Richard Shindell at Club Helsinki
by Seth Rogovoy

(GREAT BARRINGTON, Mass., October 27, 2002) – You would be hard put to find a better contemporary folk songwriter than Richard Shindell. A master craftsman with more than a touch of the poet, he pairs haunting, dramatic narratives to yearning, infectious melodies that sound both timeless and fresh.

Shindell kicked off his show at Club Helsinki on Saturday night with “Arrowhead,” an epistolary song from a son gone off to war to a mother he left behind. Its persistent rhythm, built on Shindell’s expert acoustic guitar strumming, with drone notes and occasional accents, built a head of steam that matched the story’s slow build to panic in its portrait of a wide-eyed innocent coming face-to-face with the reality of battle. One had the feeling Shindell chose it to open his set not only because it’s one of his best songs, but perhaps in honor of the day’s various rallies protesting against the march to war against Iraq.

Shindell also played “Fishing,” whose narrative strategy reveals a tired, sadistic immigration officer toying with an illegal immigrant. Actually, one was struck by the disparity between the fervor of the officer in the song and what we have come to understand to be the relative lack of enthusiasm immigration officers bring to their jobs in the real world as of late.

Shindell recapitulated the “trucker trilogy” of songs heard on his recent live album, “Courier,” featuring back-to-back versions of his own “Next Best Western” and “Kenworth of My Dreams” and Lowell George’s “Willin’.” Shindell has a way of finding existentialist despair tinged with spiritual angst in the loneliness of the long-distance truck driver, making him the Walker Percy of new-folk singer-songwriters.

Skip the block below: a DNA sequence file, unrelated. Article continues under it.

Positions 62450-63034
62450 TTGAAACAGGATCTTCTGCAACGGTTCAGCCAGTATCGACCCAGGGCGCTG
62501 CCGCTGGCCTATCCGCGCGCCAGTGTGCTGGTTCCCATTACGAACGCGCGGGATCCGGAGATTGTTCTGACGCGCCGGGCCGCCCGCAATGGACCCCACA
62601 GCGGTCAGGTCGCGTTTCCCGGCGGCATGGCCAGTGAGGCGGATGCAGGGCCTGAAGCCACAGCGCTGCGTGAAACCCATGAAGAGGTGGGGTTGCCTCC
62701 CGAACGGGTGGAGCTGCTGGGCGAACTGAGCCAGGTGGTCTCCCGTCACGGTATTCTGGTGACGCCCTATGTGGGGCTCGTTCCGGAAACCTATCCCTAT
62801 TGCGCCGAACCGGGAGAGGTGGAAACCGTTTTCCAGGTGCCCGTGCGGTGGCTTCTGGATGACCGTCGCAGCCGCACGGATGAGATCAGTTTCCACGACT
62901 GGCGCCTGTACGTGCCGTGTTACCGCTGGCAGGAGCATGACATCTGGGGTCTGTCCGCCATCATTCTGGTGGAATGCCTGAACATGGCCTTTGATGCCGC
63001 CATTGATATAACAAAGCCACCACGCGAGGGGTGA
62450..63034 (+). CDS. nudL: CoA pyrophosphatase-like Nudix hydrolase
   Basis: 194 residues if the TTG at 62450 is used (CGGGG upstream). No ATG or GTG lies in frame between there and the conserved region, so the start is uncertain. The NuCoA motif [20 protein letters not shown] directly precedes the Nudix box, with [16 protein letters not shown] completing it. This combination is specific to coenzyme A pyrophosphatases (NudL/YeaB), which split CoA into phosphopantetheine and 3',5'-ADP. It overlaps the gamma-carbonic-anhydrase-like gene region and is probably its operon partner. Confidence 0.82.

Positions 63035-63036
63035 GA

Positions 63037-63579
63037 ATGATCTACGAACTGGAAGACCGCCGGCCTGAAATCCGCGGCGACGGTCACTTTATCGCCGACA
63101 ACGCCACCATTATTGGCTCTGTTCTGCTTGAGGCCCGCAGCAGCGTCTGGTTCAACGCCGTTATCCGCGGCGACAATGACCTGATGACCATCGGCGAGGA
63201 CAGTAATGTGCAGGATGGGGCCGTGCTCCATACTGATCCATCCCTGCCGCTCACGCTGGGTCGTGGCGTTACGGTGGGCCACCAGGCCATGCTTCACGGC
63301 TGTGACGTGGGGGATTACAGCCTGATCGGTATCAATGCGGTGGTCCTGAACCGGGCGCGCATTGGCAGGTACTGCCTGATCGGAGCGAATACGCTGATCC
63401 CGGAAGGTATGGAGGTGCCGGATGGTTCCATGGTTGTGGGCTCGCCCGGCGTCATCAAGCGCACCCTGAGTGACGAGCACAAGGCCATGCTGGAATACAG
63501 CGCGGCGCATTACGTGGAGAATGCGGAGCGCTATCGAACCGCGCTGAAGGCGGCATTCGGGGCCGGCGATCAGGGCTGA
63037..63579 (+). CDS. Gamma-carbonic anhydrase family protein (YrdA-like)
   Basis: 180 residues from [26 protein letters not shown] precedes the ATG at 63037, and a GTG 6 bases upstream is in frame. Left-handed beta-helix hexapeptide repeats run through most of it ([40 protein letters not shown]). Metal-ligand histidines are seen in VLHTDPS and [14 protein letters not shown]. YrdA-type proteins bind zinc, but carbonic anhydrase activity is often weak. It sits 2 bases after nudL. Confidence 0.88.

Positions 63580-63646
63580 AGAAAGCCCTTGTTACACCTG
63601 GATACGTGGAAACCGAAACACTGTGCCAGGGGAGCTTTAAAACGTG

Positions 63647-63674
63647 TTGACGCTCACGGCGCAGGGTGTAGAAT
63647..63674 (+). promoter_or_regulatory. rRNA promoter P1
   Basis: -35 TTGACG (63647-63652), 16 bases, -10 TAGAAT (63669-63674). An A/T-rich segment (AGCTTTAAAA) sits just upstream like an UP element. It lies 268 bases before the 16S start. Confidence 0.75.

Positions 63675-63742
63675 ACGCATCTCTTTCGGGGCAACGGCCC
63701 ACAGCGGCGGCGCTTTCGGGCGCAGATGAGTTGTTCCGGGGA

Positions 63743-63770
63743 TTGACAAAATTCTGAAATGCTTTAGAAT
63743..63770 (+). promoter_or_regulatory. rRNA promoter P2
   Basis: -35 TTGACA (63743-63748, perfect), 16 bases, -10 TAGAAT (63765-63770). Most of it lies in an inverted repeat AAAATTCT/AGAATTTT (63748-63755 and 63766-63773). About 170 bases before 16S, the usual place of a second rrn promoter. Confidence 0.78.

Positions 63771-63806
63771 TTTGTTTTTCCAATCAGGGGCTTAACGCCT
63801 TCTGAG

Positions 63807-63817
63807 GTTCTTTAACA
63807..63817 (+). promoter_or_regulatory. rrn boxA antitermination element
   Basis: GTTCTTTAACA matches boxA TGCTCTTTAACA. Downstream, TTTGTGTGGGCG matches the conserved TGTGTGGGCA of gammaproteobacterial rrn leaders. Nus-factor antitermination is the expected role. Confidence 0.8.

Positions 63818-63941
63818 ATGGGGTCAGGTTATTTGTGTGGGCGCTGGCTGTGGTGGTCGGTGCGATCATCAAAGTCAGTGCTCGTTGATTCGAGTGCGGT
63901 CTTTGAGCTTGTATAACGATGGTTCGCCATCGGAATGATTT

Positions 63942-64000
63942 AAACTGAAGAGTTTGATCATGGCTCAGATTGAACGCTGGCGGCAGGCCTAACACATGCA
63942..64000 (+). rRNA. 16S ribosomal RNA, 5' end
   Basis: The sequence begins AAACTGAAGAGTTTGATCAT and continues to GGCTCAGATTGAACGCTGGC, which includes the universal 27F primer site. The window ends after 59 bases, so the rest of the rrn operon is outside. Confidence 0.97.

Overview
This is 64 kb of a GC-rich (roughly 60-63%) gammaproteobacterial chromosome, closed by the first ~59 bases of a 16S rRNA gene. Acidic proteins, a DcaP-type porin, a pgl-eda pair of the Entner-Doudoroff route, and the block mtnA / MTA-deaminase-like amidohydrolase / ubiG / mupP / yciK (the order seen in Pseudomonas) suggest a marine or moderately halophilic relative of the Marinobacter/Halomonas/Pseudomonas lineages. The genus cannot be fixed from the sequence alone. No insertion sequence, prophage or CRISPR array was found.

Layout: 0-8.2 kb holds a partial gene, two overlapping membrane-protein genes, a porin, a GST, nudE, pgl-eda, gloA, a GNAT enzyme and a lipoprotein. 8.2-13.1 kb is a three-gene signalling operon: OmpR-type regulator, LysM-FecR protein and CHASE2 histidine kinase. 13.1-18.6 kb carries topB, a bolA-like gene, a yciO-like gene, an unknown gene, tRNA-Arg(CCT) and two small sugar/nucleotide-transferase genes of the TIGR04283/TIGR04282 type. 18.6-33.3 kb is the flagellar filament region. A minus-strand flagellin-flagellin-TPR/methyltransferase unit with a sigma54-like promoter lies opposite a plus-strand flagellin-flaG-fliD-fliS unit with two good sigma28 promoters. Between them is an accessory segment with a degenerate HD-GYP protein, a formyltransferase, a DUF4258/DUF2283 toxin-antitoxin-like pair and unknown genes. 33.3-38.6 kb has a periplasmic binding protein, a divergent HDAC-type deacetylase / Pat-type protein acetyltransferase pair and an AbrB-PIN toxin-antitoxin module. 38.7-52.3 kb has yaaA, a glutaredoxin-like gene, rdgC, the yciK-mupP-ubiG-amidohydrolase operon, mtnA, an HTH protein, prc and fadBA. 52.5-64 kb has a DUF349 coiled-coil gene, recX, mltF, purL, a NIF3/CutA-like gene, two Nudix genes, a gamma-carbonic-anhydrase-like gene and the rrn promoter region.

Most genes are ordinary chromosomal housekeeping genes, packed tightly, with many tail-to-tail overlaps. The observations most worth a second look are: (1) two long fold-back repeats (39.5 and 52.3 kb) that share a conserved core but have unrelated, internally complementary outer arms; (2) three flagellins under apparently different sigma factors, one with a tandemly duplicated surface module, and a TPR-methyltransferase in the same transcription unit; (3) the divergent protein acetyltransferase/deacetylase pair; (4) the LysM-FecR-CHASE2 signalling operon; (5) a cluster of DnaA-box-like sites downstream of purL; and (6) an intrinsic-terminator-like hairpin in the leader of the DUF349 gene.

Shindell also debuted several new songs that showed he hasn’t lost a step in the songwriting department. “The Island” was a vivid portrait of the First World colliding with the Third World at an island resort where everything is pre-planned and packaged for the tourists, while the islanders are left to suffer the fate of beach erosion at the hands of an unforgiving ocean lapping at their shores. “State of the Union” was a portrayal of urban junkie blues, while “The Last Fare of the Day” found a taxi driver in the role of shepherd bringing home from the hospital a couple with a newborn baby whose name is either Hope or Grace.

Because Shindell is such a wonderfully literate writer and melodicist, it came as something of a disappointment that he is not a better performer. While he was engaging enough, there was a slight grudging quality to his performance, felt as soon as he plunked himself down in a low chair on the stage where he remained for the rest of the evening. It’s long well-established that the energy level of any performance is heightened simply when a singer performs standing up; unless Shindell had some physical reason to sit, his choice bespoke a certain laziness and indifference to his audience.

So too did the pacing of his set, which had few peaks and valleys, but rather was just a series of one ballad after another. As good as Shindell’s songs are, they don’t naturally boast a lot of variety, rhythmic, harmonic or otherwise, and over a period of time the sound of a Shindell concert is monochromatic and monotonous, one yearning, sincere ballad after another. This isn’t something he couldn’t easily overcome with a little more attention paid to song choices – even the couple of songs by other writers he sang sounded very similar to his own material.

So the greatest songwriter in contemporary folk isn’t in the top 10 of the most entertaining singer-songwriters in contemporary folk. That gives the rest of them room for improvement, just as it does Shindell. If he ever decides to work on his stage show, he could be unstoppable. In the meantime, he’s a terrific Richard Shindell jukebox, and the sold-out crowd loved him for it.

[This review originally appeared in the Berkshire Eagle on October 29, 2002. Copyright Seth Rogovoy 2002. All rights reserved.]

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